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Defibrillator Delivery by Drone May Cut Response Time Saving Lives and Brain Function after Cardiac Arrest

Susanna Sisson's picture
Drone capable of delivering medical supplies

Drones are being used for everything from delivery of pizza and purchases from Amazon to providing temporary internet service in remote areas, use in oil fields and offshore drilling rigs, managing traffic in the UK, and catching rhino poachers in Africa. The military has many used for drones such as collecting intelligence, although military uses are closely guarded technology. Now the delivery by drone of automated external defibrillators (AEDs) in remote areas may cut response time, saving lives and brain function after a cardiac arrest.


The average response time nationwide for emergency medical service (EMS) is allegedly around eight minutes, however in doing research, it appears that those times are usually closer to 18 minutes or more, and very dependent upon circumstances such as time of day and traffic patterns. From personal experience as a medical professional I can attest to response times that are higher than those being reported. Some rural areas may not have access to EMS or may be difficult to reach..

The reality is there is not enough accurate data provided on a regular basis to determine whether or not EMS are doing a good job and there are no laws which govern the industry, which means EMS are essentially self-regulatory. Reporting response times is voluntary. Most studies I found were well in excess of ten years old and most appeared to be initiated by metropolitan areas to determine who gets city contracts, or after a series of lawsuits against the city rather than an attempt to improve response times and save lives.

There is a small difference in how and why cities gather information regarding fire and police response times but since most EMS and ambulance companies are privately owned and have little if any competition, there is no incentive to improve other than financial loss if they lose a contract.

Defibrillation in cardiac arrest

The defibrillator was invented in 1956 by Dr. Paul M. Zoll, a Harvard cardiologist and pioneer who developed heart monitors, pacemakers, and defibrillators used by millions of people around the world. His external defibrillator is credited for saving millions of lives by delivering an electrical shock that restarts the heart.

Cardiac arrest is the leading cause of death worldwide resulting in about 6 million deaths and most happen at home or in a non-medical setting. According to the American Heart Association (AHA), a leader in cardiovascular research, there are approximately 600,000 cardiac arrests annually in the United States, and about 395,000 of those or 66% occur outside of a hospital.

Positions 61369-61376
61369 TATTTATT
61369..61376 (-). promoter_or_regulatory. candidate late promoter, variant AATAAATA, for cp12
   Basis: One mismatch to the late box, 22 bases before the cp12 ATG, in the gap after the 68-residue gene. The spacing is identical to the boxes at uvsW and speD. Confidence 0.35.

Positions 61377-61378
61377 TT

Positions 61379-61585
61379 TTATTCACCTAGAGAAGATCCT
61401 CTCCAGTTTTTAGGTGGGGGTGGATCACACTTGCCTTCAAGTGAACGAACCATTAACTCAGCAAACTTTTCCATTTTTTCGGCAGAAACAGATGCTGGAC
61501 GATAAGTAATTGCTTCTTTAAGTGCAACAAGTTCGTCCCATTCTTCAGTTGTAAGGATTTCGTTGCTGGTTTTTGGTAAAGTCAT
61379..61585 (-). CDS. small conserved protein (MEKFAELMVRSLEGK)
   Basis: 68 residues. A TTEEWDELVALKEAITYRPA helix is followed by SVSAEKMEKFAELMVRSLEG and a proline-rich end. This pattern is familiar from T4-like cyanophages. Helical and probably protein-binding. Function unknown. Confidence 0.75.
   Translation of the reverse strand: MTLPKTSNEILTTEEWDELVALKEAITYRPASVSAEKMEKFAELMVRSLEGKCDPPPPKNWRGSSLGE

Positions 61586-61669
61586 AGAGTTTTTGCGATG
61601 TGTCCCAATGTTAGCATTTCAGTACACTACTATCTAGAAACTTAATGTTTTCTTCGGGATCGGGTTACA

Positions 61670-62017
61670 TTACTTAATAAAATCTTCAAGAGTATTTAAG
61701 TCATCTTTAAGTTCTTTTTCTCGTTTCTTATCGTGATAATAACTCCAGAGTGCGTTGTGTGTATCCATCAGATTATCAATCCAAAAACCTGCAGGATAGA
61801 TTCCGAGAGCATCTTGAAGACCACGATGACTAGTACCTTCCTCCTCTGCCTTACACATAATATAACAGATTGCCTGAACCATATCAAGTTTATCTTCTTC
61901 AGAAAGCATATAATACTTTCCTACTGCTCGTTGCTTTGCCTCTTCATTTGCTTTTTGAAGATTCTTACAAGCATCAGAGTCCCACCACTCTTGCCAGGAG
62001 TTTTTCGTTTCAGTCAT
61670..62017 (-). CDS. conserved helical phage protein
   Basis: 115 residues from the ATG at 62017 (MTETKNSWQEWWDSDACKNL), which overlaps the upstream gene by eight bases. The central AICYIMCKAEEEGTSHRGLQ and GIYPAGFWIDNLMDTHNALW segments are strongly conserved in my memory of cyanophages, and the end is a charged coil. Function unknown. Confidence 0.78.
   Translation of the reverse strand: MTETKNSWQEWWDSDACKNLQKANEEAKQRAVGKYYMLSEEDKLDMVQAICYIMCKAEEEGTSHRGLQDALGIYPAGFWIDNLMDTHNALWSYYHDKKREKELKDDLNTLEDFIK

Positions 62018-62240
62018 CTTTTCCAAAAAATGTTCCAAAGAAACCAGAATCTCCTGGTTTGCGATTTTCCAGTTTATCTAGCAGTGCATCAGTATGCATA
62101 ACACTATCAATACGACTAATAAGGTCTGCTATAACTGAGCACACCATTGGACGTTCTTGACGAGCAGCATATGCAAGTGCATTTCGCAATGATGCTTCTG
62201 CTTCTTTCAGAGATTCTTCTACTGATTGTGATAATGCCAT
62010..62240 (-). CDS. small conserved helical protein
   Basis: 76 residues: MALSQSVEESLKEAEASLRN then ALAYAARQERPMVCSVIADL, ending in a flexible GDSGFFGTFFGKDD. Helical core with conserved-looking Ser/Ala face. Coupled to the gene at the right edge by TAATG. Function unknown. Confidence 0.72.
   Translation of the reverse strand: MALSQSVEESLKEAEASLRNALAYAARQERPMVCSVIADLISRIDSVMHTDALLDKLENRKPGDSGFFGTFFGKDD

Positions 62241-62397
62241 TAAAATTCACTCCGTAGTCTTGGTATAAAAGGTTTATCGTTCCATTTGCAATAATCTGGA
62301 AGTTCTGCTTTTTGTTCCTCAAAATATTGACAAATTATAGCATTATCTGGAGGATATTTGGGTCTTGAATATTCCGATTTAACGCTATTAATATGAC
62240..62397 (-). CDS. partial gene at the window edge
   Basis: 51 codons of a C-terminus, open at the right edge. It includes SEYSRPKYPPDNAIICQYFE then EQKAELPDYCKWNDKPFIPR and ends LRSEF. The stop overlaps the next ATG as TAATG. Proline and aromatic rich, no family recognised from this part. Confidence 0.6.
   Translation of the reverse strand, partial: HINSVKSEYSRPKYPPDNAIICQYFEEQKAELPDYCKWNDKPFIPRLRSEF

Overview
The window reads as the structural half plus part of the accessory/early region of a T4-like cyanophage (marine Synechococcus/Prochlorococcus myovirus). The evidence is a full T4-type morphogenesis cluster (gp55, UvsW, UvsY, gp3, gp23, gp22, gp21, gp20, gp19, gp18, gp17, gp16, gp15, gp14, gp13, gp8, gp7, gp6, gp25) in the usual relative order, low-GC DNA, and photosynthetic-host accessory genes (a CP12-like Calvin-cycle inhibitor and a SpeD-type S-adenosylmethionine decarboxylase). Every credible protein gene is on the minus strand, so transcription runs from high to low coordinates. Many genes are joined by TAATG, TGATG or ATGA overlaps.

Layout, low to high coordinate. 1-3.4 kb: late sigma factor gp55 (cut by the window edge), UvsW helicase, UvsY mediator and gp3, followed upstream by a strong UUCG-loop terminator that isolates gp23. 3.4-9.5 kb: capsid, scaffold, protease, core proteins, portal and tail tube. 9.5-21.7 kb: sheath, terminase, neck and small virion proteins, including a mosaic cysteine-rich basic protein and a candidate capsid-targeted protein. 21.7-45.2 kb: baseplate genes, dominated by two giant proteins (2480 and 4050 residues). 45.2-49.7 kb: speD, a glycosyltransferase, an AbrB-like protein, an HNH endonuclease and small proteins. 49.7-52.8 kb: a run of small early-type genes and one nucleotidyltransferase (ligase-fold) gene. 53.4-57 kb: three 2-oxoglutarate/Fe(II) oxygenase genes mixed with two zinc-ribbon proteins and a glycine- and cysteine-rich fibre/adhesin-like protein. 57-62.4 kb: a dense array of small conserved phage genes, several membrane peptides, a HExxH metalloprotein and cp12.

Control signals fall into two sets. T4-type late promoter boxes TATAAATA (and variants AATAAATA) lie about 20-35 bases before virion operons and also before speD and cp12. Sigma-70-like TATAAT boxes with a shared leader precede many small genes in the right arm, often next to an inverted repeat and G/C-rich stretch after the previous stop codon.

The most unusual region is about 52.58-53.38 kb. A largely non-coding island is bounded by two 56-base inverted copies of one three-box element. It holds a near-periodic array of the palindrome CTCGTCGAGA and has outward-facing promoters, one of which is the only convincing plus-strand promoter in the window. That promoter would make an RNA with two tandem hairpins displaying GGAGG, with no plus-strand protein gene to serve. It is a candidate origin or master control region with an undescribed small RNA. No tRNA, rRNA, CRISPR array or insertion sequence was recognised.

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Research shows that if a person who collapses with a cardiac arrest is defibrillated within the first minute, the victim's chances for survival are close to 90 percent. For every minute that defibrillation is delayed, the chance of survival decreases by 7 percent to 10 percent. After 10 minutes the chance of survival in adults is less than five percent.

How drones can deliver help

Cardiac arrest is the leading cause of death in the Unites States and 90% of people who collapse outside of a hospital die. The reasons are simple; lack of availability of a defibrillator and increased response time for help.

A new experimental study in the Journal of the American Medical Association (JAMA) found that drones can cut response time by about 17 minutes arriving much faster than ambulances. When seconds can mean the difference between brain damage, survival or death, saving precious time is of the essence.

“The notion that a drone equipped with a defibrillator can be dispatched within seconds of a 9-1-1 call,” says Dr. Clyde Yancy of Northwestern School of Medicine, “and then can cut the response time by two thirds down to a few minutes means everything because when we’re trying to save a life, it’s not time is money, it’s time is life.” He adds, “What is even more unfortunate is that only about 10 percent of the people who experience out of hospital cardiac arrests recover to be completely functional again. That means that 90% of the people who collapse outside of a hospital don’t make it.”

While the AHA still says survival time is enhanced if witnessed and there is someone trained to use a defibrillator, there are courses for basic life support that teaches the use of a defibrillator along with cardiopulmonary resuscitation (CPR).

Even if a person is untrained, defibrillators are not difficult to use with pictures on the device of where to attach defibrillator pads and voice commands on whether or not to deliver a shock or wait on EMS. If a person can turn on the device and place pads on the patient then hit a button they are giving someone who might otherwise die a much better chance at surviving a cardiac arrest.

While the concept of drones saving lives may seem like a "brave new world", the technology to do just that is here and now and drones may, in fact, become the perfect delivery system for defibrillators that help save lives and brain function.